However, something we can all take from Ask Your Developer is [page 111]: 

“The aim is to test a lot of little ideas to see which one will grow.

First, vet the idea. You want to know: 

  • What assumptions about customers, the problem or the market are you making, and how will your experiment prove or disprove the assumptions?
  • If you’re wildly successful, will it be a big outcome? 

Next, agree upon metrics for success. 

Then, test with a small amount of budget and then build out.”

3. Make every job creative. In other words, lead with creativity

Early on, [page 79] we are reminded that when someone is OBSESSED with what they do (whether its growth hacking or the creativity of the process) they will succeed. And, as Jeff says, code is creative.

He shares how developers are creative problem solvers and should be treated as such.

So, for the team at PA, I’ll try and live this in my day to day. Everyone should be treated as a creative problem-solver, which, I’ll admit, seems a little more straightforward when it comes to talking about content or design.

Another work ethos I’ll try to live is the importance of giving responsibility and freedom. Not just in working hours or what to wear, but freedom in terms of creativity [page 79].

From Ask Your Developer [page 104], I learnt Y Combinator does a Request for Startups to get developers to find a creative solution to a problem that the world is facing. I’d love to do the same in marketing.

If we’re completely borrowing the concept, we can ask every one of the 60+ members of PA across five offices to answer a Call for Growth, asking for the craziest growth ideas in every region.

This book is a great reminder of how important it is to encourage creativity and bring people together. As a jaded marketer it's easy to say ‘marketing doesn’t just sit with marketing’, but I don’t think that’s the point.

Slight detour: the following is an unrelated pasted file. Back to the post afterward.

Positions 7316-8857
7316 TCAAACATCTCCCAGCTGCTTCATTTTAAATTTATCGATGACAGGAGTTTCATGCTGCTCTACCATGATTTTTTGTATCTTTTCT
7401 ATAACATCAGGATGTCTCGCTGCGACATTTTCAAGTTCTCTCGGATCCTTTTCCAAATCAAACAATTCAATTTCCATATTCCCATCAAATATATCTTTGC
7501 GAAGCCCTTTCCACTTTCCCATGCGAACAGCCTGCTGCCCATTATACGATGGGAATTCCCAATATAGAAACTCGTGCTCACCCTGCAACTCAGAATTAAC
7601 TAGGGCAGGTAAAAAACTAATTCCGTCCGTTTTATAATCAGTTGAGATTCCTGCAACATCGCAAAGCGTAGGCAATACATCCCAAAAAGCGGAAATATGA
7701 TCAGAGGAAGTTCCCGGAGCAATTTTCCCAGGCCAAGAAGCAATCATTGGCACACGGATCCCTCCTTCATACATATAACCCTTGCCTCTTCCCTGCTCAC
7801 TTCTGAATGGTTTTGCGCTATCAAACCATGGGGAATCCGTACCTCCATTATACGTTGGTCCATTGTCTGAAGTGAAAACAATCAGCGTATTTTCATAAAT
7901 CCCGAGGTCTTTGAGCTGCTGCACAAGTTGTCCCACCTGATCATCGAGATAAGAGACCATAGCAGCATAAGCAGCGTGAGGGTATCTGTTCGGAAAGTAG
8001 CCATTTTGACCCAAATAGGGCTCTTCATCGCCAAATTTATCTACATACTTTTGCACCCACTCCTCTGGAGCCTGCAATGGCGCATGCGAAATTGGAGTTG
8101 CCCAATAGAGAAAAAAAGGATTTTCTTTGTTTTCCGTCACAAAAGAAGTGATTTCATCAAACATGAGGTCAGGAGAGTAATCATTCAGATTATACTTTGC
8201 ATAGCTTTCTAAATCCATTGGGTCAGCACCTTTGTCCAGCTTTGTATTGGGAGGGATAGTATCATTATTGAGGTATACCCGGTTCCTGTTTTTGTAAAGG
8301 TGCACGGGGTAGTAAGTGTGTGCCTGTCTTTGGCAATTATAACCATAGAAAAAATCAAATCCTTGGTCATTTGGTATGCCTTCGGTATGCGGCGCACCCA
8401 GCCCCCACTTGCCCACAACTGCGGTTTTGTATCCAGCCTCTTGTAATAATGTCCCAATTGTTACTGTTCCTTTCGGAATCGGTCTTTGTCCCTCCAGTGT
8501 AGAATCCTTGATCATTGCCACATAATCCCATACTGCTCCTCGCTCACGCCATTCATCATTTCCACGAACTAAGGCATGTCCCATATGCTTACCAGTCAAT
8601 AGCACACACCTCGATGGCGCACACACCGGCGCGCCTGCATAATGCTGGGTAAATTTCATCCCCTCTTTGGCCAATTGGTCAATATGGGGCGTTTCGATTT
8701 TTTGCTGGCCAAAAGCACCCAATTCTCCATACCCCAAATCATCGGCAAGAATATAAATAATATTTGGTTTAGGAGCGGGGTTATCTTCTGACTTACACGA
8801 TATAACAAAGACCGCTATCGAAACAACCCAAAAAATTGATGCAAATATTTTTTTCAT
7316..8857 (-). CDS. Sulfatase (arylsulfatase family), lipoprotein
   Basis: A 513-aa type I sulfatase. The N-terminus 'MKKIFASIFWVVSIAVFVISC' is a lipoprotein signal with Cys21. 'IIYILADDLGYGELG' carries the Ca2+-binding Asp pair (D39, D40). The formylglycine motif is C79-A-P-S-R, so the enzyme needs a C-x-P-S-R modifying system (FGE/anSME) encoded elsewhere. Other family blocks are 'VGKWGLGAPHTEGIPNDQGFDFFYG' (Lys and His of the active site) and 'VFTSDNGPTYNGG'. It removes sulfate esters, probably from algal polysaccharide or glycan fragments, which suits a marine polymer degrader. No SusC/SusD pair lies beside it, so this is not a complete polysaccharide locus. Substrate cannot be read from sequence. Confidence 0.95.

How can you bring people together to solve for the same solution, while maintaining excitement, avoiding burnout and facilitating growth? I’ll admit, I’m still learning. 

Quote [Page 127]: “Success is stumbling from failure to failure with no loss of enthusiasm.”

4. Share problems, not solutions

“I don’t have time to explain it.” “This brief should shortcut discussion around problem/solution.” Or, my favourite, which I mistakenly said to our UI designer recently: “It shouldn’t take that long.”

I may be specialised in some things, but that doesn’t give me, or anyone, the right to say to another specialist “it shouldn’t take too long”.

Ask Your Developer shares a real insight and reminder to every worker on earth. It’s important to share problems, not solutions [page 72].

In the same way I wouldn’t know how to build a website without Squarespace, I shouldn’t be dictating a solution to a UI designer. Instead I should be sharing a problem with insight and giving room for lateral thinking.

Bringing this into PA, we’ve just started a Design Academy, to help our graduate designers better understand the foundations of design and share the tools they need to solve the problem. Not just answer a brief.

For any motivated specialist learning their craft, this is 100x more exciting than spending the day getting brief after brief, with a time schedule and fixed solution.

In primary school I remember learning about the coloured hat theory. This is that in action.

The ‘Ask Your Developer mindset’ is about getting people to work together to hear customers’ needs and answer them. That’s worked pretty well for Twilio. And I think it will work well for me too.